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Network of the first farmers - anticipation of European Union 8000 years ago

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Neolithic farming exchanges underline Europe’s common heritage

A complex interdisciplinary approach to mapping links among Europe’s Neolithic populations and related migration patterns has clarified the strong cultural connections among the cultures of central and south-east Europe.


The Linear Pottery culture of Europe during the Neolithic era was a formidable example of cross-European migration and exchange. The EU-funded NETWORKEU8000 (Network of the first farmers - Anticipation of European Union 8000 years ago) project investigated the migration of certain Neolithic populations towards better climates. It focused in particular on the Linear Pottery culture and the Starčevo culture, which featured the first farmers in central and south-east Europe. To achieve its aims the project team studied the economic and social reasons for migration. It looked at how newcomers adapted to new environments, how a culture might have changed and how two cultural groups coexisted. Using an interdisciplinary comparative-historical approach that exploits ethnographical data, the project analysed archaeological materials and used radiocarbon dating to outline cultural changes and interactions. It produced an innovative model of ‘cultural transfer’ to redefine the cultural matrix surrounding central and south-east Europe more accurately. The work involved study of Neolithic materials in Bulgaria, Croatia, Germany, Hungary, Serbia and Slovakia, as well as reconstruction of pottery and figurines. The project team also examined flint materials, in addition to conducting technological, zoological and archaeological analyses. Quantitative methods used include sequencing of radiocarbon dates for the Linear Pottery culture using Bayesian statistics and enriching the Montelius database considerably to support typology of materials. Project findings were disseminated through several workshops to students, teaching them how to use relevant software. The results were also spread through presentations, lectures and conferences on the topic. These took place in different cities in Germany, Austria and Slovenia. Several articles were also published, highlighting the links among farming communities and cultures in Neolithic Europe. The research adds a new twist on the earliest forms of coexistence and collaboration in Europe, highlighting once again our common heritage and history.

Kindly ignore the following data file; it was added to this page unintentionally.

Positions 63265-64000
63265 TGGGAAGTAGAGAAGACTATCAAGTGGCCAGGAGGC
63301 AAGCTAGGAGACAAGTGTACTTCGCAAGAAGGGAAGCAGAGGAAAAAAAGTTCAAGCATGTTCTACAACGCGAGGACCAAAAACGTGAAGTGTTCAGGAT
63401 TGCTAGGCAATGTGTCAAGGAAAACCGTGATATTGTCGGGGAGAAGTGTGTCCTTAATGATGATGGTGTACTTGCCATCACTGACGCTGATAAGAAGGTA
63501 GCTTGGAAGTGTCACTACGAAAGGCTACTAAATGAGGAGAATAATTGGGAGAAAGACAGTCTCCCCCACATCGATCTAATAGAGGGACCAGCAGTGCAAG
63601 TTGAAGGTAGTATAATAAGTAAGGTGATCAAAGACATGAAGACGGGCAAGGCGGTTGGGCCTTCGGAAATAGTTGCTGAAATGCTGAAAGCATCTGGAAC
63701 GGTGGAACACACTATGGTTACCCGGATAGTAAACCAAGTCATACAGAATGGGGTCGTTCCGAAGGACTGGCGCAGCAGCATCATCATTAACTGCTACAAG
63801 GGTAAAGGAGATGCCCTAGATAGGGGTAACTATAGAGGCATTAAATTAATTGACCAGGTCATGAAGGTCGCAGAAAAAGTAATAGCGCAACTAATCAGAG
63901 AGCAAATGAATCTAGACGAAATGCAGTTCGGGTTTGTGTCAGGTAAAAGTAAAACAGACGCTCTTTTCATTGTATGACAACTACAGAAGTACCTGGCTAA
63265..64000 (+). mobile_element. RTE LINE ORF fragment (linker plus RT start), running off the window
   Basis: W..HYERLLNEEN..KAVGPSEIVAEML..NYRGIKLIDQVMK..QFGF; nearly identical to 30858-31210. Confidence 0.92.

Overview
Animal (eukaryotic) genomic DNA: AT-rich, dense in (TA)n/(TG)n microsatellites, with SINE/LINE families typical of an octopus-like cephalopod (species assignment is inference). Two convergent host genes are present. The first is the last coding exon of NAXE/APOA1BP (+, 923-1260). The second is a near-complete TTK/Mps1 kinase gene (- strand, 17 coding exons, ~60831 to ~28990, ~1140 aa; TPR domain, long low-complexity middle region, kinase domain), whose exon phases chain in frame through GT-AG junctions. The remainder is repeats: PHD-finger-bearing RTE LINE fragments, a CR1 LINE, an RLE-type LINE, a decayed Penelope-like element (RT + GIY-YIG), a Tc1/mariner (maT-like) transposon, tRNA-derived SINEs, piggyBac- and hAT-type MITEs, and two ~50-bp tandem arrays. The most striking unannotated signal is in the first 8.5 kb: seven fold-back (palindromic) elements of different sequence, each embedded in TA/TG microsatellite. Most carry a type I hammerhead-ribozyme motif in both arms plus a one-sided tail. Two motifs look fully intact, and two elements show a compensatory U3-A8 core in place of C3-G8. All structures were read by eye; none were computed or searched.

Neolithic farming, Linear Pottery, NETWORKEU8000, Starčevo culture, cultural transfer

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